P-glycoprotein (ABCB1) plays an important role at the blood-brain barrier (BBB) in promoting the clearance of neurotoxic beta-amyloid (Aß) peptides from the brain into the blood. ABCB1 expression and activity were found to be decreased in the brains of Alzheimer disease (AD) patients. Treatment with drugs which induce cerebral ABCB1 activity may be a promising approach to delay the build-up of Aß deposits in the brain by enhancing the clearance of Aß peptides from the brain. The aim of this study was to investigate whether PET with the weak ABCB1 substrate radiotracer 11C-metoclopramide can measure ABCB1 induction at the BBB in a beta-amyloidosis mouse model (APP/PS1-21 mice) and in wild-type mice. Methods: Groups of wild-type and APP/PS1-21 mice aged 50 or 170 days underwent 11C-metoclopramide baseline PET scans or scans after intraperitoneal treatment with the rodent pregnane X receptor (PXR) activator 5-pregnen-3β-ol-20-one-16α-carbonitrile (PCN, 25 mg/kg) or its vehicle over 7 days. At the end of the PET scans, brains were harvested for immunohistochemical analysis of ABCB1 and Aß levels. In separate groups of mice, radiolabeled metabolites of 11C-metoclopramide were determined in plasma and brain at 15 min after radiotracer injection. As an outcome parameter of cerebral ABCB1 activity, the elimination slope of radioactivity washout from the brain (kE,brain) was calculated. Results: PCN treatment resulted in an increased clearance of radioactivity from the brain as reflected by significant increases in kE,brain (from +26% to +54% relative to baseline). Immunohistochemical analysis confirmed ABCB1 induction in the brains of PCN-treated APP/PS1-21 mice with a concomitant decrease in Aß levels. There was a significant positive correlation between kE,brain values and ABCB1 levels in the brain. In wild-type mice, a significant age-related decrease in kE,brain values was found. Metabolite analysis showed that the majority of radioactivity in the brain was composed of unmetabolized 11C-metoclopramide in all animal groups. Conclusion:11C-metoclopramide can measure ABCB1 induction in the mouse brain without the need to consider an arterial input function and may find potential application in AD patients to non-invasively evaluate strategies to enhance the clearance properties of the BBB.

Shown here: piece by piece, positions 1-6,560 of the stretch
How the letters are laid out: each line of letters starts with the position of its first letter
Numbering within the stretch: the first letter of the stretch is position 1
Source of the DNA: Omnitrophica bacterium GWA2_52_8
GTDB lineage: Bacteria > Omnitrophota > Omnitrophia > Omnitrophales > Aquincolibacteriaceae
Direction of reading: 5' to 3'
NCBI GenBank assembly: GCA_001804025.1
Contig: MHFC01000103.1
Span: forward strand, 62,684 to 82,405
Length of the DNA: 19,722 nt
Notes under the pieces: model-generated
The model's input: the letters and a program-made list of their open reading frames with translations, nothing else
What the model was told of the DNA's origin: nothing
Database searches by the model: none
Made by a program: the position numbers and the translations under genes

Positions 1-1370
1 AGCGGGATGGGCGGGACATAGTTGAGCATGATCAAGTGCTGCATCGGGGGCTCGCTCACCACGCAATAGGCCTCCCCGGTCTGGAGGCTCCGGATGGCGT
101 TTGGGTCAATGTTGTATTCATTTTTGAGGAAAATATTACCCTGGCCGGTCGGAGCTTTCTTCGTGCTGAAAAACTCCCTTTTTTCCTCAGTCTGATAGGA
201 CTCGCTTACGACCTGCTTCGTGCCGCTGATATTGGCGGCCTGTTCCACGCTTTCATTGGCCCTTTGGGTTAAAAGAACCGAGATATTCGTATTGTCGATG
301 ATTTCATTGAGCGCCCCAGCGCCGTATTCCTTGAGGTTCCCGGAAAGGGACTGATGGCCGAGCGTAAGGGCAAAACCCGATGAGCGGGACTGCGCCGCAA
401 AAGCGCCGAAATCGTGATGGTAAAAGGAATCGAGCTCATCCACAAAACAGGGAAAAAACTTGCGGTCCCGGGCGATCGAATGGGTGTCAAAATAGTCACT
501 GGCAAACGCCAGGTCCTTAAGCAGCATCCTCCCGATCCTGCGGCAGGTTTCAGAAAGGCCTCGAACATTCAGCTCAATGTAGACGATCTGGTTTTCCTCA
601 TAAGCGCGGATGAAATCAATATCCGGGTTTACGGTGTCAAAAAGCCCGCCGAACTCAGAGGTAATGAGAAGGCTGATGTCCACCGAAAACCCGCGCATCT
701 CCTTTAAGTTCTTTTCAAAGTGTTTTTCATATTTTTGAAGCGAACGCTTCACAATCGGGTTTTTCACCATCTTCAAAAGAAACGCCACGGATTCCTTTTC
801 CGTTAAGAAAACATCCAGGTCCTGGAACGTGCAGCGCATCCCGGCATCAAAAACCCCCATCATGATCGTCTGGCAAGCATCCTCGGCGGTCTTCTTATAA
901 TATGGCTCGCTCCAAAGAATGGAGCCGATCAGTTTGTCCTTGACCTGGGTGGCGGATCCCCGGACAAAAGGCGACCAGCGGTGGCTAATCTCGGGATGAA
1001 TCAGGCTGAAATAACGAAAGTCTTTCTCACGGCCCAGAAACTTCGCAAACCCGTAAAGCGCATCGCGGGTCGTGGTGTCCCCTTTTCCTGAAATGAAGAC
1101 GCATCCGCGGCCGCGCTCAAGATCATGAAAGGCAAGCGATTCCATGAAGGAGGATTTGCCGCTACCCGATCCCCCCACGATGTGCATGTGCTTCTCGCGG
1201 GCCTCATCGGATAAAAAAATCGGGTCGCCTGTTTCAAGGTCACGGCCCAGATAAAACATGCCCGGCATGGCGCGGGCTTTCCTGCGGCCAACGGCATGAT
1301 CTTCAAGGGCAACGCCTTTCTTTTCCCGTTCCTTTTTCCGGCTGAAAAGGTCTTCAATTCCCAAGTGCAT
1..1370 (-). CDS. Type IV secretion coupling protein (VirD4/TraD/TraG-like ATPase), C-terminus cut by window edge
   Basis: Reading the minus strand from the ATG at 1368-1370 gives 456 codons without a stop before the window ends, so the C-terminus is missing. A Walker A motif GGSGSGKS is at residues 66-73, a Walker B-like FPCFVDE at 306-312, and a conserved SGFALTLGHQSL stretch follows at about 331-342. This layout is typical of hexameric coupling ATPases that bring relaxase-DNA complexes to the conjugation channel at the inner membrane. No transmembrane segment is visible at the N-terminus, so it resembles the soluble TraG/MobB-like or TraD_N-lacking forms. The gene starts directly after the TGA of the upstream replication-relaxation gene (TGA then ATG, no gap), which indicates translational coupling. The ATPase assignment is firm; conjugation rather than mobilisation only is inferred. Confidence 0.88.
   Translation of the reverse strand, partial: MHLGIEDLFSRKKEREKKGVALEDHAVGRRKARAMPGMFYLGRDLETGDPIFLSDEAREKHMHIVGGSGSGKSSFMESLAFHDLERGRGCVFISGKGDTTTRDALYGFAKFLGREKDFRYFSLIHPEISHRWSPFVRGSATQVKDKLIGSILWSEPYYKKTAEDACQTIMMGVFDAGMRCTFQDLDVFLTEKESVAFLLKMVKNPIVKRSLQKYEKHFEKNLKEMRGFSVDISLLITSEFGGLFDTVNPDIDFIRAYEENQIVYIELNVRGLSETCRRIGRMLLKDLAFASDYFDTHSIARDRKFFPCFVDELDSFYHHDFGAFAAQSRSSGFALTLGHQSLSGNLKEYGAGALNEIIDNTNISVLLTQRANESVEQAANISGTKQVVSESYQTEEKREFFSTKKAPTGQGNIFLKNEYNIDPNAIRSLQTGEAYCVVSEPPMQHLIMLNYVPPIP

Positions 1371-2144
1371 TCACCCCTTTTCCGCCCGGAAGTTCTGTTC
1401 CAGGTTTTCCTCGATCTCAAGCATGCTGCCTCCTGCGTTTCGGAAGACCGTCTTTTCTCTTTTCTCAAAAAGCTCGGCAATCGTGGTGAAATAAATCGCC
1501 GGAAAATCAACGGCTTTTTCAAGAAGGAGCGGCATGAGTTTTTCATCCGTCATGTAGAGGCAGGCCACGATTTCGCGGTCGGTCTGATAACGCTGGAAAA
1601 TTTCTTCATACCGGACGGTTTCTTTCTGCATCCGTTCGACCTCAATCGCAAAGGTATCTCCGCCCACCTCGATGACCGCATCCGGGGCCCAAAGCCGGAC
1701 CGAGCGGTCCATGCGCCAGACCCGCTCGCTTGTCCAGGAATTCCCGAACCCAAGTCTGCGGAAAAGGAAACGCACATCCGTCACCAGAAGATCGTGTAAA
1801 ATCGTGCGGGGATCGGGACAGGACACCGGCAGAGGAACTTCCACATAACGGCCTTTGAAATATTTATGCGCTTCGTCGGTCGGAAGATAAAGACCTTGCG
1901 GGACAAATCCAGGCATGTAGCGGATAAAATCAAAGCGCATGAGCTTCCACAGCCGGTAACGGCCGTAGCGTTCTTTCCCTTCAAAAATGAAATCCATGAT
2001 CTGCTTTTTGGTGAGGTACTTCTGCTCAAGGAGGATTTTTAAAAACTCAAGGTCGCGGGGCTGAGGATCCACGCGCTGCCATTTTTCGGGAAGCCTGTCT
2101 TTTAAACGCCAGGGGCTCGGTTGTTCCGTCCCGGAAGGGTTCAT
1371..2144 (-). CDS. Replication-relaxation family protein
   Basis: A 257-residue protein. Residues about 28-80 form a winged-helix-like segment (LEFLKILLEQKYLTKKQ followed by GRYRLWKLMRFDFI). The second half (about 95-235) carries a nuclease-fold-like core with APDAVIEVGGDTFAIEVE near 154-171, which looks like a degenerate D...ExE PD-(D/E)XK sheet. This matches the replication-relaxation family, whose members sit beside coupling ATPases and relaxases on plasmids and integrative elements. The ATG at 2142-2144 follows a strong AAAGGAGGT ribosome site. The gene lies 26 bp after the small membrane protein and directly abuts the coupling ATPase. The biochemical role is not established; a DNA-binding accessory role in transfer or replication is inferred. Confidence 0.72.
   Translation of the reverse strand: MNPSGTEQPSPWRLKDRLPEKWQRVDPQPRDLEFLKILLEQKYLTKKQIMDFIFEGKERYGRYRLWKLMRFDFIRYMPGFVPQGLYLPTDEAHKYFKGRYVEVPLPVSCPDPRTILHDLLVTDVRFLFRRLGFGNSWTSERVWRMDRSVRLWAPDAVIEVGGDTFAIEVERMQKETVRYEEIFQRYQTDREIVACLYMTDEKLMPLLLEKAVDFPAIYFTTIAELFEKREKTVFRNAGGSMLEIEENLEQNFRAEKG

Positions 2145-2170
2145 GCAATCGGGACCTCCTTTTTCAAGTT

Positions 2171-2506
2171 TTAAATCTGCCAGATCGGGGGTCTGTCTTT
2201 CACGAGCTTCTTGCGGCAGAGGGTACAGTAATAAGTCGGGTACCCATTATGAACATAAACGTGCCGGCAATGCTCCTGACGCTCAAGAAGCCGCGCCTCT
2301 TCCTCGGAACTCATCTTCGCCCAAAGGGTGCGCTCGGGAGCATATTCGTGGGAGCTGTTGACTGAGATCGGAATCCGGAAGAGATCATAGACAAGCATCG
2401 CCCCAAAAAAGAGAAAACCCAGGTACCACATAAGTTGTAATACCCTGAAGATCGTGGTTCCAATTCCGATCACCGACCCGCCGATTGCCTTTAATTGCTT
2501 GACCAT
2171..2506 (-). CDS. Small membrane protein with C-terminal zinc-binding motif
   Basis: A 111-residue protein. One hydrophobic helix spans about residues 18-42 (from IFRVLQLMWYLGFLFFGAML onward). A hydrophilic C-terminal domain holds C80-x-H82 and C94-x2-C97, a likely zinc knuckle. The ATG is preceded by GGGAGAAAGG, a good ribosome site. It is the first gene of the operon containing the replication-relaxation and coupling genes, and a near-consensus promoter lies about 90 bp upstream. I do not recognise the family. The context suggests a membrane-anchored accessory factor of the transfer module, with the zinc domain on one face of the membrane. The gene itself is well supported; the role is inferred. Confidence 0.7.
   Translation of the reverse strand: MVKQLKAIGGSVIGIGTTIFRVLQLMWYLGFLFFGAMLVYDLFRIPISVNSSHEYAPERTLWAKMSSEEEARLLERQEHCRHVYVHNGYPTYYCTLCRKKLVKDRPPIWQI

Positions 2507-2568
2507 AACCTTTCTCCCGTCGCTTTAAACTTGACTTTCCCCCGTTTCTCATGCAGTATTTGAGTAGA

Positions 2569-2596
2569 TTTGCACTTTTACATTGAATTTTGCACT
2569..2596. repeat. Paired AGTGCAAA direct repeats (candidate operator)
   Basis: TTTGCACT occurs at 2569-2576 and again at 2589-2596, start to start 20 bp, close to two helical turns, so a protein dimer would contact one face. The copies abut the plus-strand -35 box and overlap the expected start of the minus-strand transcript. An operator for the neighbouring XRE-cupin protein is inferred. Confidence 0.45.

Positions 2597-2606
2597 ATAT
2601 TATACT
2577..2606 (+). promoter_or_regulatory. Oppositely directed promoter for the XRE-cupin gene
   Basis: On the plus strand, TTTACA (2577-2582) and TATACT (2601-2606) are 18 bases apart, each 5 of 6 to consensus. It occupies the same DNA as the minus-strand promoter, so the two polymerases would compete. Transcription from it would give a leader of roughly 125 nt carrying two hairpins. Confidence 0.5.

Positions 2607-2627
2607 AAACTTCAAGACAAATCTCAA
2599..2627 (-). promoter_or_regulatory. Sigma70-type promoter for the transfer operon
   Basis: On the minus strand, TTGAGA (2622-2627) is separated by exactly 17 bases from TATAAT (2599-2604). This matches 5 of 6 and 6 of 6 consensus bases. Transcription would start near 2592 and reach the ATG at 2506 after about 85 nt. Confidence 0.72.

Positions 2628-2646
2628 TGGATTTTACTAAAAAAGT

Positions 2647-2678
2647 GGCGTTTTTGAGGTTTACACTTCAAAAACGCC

RevDate: 2019-12-04

Yoo SY, Yoo JY, Kim HB, et al (2019)

Neuregulin-1 Protects Neuronal Cells Against Damage due to CoCl2-Induced Hypoxia by Suppressing Hypoxia-Inducible Factor-1α and P53 in SH-SY5Y Cells.

International neurourology journal, 23(Suppl 2):S111-118.